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Protecting Whistleblowers since 1977

Weak SEC Whistleblower Program Needs Overhaul

, April 05, 2010

A new report by the Securities and Exchange Commission (SEC) inspector general recommended that its whistleblower reward program be overhauled.

Under the program, which began in 1989 and is limited to insider trading cases, only a total of $159,537 has been paid to five people. According to the report, Bernie Madoff's multibillion-dollar fraud went undetected for 16 years because of the mismanagement of the program, despite the SEC having received six "substantive complaints that raised significant red flags" about his operations.

The Enforcement Director of the SEC has agreed with all the report's recommendations, which included fixing the application process, enacting better procedures for determining the merit of an application, and improving communication with the public about the plan.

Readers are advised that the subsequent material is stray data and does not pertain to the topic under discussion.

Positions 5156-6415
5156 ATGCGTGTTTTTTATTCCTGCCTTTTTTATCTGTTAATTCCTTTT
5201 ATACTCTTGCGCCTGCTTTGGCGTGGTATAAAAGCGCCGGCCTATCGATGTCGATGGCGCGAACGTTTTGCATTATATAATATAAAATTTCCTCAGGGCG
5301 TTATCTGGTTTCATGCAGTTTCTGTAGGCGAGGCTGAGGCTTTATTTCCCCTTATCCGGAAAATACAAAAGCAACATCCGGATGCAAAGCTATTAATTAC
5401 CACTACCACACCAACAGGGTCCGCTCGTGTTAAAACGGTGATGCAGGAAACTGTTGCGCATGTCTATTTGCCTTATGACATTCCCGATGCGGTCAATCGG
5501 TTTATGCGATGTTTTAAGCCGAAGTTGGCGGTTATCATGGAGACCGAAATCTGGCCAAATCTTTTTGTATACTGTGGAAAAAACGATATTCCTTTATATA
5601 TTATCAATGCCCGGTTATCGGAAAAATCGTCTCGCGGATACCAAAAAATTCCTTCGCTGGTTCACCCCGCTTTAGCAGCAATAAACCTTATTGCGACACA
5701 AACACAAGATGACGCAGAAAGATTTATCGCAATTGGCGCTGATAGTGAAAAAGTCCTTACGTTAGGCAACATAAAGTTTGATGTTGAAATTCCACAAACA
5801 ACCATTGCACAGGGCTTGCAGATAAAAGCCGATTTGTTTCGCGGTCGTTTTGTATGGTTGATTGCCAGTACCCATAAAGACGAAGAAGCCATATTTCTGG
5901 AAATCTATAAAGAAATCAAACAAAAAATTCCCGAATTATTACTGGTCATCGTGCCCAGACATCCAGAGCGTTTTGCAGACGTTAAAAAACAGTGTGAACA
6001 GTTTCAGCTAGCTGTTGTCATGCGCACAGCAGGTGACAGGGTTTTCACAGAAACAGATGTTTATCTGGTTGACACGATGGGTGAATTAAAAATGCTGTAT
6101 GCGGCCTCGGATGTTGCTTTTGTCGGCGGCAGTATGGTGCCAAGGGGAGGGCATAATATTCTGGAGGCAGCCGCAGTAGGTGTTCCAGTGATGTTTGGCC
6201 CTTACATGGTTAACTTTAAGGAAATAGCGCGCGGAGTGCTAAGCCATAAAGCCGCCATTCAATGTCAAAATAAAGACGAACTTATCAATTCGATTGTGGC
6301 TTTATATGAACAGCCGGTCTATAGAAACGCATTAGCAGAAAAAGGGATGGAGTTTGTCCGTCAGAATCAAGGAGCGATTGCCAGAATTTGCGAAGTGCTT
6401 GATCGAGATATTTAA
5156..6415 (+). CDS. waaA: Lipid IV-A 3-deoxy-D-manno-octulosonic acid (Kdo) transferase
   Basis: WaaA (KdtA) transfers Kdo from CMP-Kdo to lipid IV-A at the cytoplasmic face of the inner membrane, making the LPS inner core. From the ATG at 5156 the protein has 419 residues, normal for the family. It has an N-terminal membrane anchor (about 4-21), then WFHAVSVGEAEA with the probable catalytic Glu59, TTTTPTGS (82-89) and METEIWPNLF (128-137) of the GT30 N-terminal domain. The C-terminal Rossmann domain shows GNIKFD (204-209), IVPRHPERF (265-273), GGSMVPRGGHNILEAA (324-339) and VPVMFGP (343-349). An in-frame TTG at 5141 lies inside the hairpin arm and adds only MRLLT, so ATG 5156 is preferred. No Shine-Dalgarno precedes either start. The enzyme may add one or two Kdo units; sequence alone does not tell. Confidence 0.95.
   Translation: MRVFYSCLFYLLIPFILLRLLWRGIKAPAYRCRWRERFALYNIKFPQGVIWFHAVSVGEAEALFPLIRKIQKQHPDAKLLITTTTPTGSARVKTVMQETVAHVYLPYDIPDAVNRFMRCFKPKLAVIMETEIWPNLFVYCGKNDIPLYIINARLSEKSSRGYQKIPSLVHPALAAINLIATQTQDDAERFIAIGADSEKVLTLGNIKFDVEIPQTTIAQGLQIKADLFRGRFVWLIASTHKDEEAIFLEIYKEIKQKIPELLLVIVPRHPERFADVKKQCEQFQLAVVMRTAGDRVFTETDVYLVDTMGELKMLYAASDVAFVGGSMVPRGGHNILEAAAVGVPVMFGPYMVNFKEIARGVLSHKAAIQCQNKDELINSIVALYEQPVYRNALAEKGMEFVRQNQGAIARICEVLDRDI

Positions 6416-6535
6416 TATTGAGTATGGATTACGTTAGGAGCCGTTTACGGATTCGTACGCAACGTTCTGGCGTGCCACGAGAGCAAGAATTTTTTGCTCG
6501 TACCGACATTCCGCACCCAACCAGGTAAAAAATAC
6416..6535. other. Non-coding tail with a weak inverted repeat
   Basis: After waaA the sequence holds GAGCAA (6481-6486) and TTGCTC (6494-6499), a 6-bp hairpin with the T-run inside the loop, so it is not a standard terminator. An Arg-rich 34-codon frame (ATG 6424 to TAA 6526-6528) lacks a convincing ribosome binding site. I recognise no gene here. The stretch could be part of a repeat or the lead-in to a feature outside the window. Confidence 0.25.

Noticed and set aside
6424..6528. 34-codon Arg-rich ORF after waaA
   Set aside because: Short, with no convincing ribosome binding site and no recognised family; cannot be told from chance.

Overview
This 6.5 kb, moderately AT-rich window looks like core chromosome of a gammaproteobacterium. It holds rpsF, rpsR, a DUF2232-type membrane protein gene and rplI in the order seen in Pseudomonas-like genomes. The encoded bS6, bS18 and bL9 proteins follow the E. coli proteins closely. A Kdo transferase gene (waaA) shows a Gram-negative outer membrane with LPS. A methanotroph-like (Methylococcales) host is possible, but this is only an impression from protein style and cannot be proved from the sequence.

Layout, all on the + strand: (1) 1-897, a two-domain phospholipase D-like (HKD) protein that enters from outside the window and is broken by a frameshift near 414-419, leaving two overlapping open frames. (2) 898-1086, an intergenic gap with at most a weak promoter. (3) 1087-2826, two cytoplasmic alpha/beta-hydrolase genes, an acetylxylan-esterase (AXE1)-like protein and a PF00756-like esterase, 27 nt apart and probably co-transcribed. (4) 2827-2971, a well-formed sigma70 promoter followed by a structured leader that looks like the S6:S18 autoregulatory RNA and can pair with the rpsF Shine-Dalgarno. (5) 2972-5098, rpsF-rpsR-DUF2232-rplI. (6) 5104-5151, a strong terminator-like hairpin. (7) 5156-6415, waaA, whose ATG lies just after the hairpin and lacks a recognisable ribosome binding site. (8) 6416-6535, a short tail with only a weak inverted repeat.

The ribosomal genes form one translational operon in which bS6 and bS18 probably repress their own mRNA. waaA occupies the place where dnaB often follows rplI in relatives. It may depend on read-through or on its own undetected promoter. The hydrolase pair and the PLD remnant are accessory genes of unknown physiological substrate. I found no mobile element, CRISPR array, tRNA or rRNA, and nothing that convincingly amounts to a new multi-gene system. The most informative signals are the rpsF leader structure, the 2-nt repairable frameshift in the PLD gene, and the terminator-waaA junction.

The SEC recently asked lawmakers to expand its whistleblower award authority to any case that results in recouping fines of over $1 million. The House and Senate are considering the proposal. The SEC Chairman said in testimony:

"Right now, the main reward for being a whistleblower is the good feeling you get of having done something important, because (the SEC doesn't) have the authority to pay except where the whistleblowing relates to insider trading."